The EM-385 is military. So they don't give a crap about insurance Steve. More or less they are the last industry out there with the blank check to do whatever they want. So if anyone does get could they rationalize that?

    Yeah, I HATE the fact that 90-95% is TOTALLY unrelated to our work. That's an objection to the process though, not the basic concept of comprehensive safety training.

    Like installer trade skill competence though it's SHOCKING and disturbing to me that union journeyman can walk out of those schools without this already being under their belt.

    Think about it. With hundreds of thousands and MILLIONS of members nationwide in so many trades and so many union admin/officers/trainers we should have this all locked up. We could FOCUS the OSHA and EMA-385 training to our trade so ALL of our journeyman could guarantee the customer/employer/GC/military that our men are "competent" and "Qualified" persons. It would be easy to get the state and fed OSHA behind us and with us on these efforts.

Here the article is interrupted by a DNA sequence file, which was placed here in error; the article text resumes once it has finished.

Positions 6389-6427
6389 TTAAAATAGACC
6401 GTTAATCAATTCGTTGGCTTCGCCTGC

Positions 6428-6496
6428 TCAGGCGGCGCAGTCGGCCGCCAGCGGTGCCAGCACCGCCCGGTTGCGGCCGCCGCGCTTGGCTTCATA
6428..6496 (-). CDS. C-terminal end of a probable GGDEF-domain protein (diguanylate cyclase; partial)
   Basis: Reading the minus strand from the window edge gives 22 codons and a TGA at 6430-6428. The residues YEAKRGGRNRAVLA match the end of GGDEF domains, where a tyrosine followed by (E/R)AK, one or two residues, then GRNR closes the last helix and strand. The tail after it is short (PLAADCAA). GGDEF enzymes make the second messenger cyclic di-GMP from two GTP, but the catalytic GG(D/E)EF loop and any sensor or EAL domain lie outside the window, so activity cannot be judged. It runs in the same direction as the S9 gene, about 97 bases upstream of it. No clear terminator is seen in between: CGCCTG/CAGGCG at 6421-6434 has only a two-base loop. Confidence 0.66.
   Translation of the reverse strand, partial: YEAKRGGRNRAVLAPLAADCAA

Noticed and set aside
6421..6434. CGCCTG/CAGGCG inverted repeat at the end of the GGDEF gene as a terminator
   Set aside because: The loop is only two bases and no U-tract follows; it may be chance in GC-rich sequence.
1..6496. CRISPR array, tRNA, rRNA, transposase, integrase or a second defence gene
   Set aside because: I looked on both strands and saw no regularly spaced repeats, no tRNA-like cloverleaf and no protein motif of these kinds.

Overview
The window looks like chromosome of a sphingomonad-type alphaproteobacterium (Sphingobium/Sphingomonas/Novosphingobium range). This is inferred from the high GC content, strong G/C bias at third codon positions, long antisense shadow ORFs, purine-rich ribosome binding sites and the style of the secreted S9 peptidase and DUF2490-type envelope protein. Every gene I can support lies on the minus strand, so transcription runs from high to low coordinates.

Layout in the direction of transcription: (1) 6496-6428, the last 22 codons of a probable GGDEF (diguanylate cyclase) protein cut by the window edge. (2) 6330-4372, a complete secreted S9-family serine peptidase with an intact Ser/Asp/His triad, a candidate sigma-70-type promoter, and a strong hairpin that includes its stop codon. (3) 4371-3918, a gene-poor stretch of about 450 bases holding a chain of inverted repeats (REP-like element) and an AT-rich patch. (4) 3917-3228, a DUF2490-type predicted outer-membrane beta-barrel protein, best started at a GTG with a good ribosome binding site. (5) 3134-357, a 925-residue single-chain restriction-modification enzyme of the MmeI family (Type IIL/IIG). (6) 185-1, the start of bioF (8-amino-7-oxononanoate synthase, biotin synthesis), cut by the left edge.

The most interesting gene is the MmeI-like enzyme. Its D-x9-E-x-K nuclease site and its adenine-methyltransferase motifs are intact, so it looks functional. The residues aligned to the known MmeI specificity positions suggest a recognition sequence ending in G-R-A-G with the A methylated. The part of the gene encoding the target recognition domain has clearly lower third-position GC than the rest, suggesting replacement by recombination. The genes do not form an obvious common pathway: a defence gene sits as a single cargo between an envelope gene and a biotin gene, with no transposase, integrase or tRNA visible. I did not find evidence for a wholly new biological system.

Just imagine a 40 hour course FOCUSED on real challenges and real solutions to OUR health and safety. I'll bet you or I could run one of those and it really wouldn't be all that complicated to design and prep for the curriculum. We're really not all that special either. Hundreds, if not thousands of men out there have similar experience and competency in our trade.

    It's a no-brainer.